New Data: Vermont Graduation Rate Rising, College Enrollment Lags
A new report shows that Vermont is making progress toward some key education goals for high school students, but lagging behind the region in other areas. The data have been collected since 2009 using similar metrics and methods by five states in the New England Secondary School Consortium.
According to the report, in 2013 Vermont has improved its high school graduation rates over the past four years, to 86.6 percent—second in new England only to New Hampshire. But there is a wide gap, in Vermont, based on income. Only 75.2 percent of its economically disadvantaged students graduated from high school in 2013. That’s also the median for New England.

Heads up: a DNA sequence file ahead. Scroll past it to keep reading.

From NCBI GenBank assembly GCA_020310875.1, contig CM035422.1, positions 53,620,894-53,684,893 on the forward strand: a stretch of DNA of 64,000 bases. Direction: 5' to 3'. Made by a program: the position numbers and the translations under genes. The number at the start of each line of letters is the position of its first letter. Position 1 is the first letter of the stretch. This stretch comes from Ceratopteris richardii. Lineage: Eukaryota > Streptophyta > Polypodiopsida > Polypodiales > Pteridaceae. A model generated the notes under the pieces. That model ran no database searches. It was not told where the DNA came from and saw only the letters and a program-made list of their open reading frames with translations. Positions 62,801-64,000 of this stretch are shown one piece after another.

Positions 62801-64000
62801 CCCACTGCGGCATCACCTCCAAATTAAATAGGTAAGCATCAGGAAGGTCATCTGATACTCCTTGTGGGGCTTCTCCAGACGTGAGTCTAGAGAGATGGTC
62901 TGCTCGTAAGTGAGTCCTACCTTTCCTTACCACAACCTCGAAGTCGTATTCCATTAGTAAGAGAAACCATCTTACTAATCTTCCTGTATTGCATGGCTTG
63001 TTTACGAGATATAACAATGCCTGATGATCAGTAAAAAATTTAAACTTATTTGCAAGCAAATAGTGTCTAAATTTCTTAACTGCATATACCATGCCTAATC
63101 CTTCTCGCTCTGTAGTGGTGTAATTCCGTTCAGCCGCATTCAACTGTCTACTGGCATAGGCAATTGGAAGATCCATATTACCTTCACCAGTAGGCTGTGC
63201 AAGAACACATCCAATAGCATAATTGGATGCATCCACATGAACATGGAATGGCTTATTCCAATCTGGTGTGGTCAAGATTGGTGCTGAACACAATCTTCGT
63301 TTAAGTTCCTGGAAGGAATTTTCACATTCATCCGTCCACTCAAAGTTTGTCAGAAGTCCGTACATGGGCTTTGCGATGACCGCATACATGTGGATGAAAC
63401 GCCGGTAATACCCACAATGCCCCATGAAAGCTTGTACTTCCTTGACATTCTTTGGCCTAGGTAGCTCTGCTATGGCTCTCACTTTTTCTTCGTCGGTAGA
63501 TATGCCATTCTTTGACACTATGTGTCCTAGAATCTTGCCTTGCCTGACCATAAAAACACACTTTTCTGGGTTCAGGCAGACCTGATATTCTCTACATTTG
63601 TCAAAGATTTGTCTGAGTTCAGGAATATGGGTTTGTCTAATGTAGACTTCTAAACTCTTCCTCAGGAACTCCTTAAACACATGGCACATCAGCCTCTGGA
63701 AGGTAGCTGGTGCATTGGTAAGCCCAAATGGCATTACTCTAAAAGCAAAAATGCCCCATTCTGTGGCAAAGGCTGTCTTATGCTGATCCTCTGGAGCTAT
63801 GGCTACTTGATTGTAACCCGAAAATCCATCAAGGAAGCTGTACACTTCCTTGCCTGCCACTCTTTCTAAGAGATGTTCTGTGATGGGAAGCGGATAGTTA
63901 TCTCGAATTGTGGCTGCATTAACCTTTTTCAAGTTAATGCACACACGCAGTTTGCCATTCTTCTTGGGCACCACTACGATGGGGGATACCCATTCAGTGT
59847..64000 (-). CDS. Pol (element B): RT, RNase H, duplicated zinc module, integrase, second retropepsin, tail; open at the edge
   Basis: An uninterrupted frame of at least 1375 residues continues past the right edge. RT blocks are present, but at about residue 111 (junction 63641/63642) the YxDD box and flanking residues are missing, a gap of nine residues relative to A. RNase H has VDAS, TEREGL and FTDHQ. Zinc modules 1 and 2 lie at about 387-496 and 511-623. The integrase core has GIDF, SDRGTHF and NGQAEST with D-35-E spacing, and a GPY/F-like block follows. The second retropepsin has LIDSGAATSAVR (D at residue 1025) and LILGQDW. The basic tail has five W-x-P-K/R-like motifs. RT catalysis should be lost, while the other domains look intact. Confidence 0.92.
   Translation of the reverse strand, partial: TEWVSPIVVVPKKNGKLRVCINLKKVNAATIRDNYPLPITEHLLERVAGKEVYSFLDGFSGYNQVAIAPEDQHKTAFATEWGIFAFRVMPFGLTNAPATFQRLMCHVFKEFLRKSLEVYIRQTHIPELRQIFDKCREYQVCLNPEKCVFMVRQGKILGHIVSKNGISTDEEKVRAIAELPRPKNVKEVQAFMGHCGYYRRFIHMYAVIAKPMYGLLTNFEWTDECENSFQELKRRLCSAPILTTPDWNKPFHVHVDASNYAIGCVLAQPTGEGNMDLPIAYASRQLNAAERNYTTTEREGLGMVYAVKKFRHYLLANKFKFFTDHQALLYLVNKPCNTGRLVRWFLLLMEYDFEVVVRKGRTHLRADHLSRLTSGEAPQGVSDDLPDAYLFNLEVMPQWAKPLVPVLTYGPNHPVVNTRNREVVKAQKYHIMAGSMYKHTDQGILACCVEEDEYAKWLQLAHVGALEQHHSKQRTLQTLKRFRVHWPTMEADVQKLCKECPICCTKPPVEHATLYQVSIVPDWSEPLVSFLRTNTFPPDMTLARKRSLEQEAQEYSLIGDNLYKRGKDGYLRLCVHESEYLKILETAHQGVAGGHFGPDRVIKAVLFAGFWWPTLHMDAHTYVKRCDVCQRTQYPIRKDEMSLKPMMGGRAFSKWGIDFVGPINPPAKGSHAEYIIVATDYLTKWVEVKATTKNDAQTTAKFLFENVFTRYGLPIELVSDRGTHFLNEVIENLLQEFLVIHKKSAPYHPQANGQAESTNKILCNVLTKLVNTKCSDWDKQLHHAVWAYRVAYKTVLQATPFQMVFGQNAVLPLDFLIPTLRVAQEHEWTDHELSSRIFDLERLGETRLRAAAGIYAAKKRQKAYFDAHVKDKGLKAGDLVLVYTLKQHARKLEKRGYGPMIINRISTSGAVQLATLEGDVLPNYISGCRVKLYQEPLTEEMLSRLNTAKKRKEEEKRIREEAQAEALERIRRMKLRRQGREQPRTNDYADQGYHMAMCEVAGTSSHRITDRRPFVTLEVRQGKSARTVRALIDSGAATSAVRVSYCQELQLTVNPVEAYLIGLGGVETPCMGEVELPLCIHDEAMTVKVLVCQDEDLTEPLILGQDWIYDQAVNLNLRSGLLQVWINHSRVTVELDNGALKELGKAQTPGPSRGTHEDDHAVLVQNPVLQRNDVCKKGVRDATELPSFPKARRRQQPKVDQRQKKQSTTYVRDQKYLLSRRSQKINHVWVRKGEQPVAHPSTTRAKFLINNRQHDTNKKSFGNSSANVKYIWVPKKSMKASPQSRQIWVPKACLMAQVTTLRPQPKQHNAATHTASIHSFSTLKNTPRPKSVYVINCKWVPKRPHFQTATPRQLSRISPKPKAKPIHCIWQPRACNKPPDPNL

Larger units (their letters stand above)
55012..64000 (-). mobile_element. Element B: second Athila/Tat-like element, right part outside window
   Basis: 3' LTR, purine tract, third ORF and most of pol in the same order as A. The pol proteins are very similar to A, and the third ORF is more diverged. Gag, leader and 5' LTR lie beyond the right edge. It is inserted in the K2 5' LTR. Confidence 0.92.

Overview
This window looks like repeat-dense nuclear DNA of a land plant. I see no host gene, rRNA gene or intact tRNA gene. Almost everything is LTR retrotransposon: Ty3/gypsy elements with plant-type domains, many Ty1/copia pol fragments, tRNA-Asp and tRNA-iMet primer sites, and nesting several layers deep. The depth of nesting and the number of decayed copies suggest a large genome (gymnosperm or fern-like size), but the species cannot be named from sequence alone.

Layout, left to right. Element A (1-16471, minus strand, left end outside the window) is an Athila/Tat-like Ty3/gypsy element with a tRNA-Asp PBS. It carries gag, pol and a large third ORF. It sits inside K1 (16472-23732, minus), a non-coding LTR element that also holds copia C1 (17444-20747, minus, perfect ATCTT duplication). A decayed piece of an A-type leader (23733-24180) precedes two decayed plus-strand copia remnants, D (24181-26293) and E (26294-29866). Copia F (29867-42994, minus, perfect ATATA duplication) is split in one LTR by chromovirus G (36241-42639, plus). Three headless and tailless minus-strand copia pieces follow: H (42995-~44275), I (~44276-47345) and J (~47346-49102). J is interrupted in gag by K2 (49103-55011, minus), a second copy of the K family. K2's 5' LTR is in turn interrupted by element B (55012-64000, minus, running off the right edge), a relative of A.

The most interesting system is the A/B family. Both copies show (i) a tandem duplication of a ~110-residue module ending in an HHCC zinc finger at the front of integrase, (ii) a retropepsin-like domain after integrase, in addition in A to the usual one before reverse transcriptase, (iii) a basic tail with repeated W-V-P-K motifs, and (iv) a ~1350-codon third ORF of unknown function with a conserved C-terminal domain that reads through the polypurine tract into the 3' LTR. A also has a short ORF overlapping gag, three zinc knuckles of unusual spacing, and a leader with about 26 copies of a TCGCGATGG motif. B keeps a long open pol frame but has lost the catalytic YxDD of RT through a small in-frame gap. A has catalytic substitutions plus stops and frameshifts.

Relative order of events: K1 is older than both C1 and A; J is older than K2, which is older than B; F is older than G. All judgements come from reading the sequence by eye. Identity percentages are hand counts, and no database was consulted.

Vermont’s secondary school dropout rate has gone down about two percentage points since 2009, but it’s still the highest in the region, at 9.6 percent. And for students with economic disadvantages, the dropout rate is 18 percent.
When it comes to college enrollment, Vermont is also facing challenges. It’s been improving, overall, but lands at the bottom of the regional list at 52 percent. And when it comes to college persistence—staying in school—Vermont’s rate dropped from 84.2 percent in 2009 to 80.6 percent in 2013.
The report also tracks the overall performance of students learning the English language, and students with disabilities. Overall, the data do not show sweeping differences among the five New England states. The aim is to help each state pinpoint areas where the most improvement is needed to reach four broad goals: to increase high school graduation rates, decrease dropout rates, increase college entrance, and increase the number of high school graduates ready for college.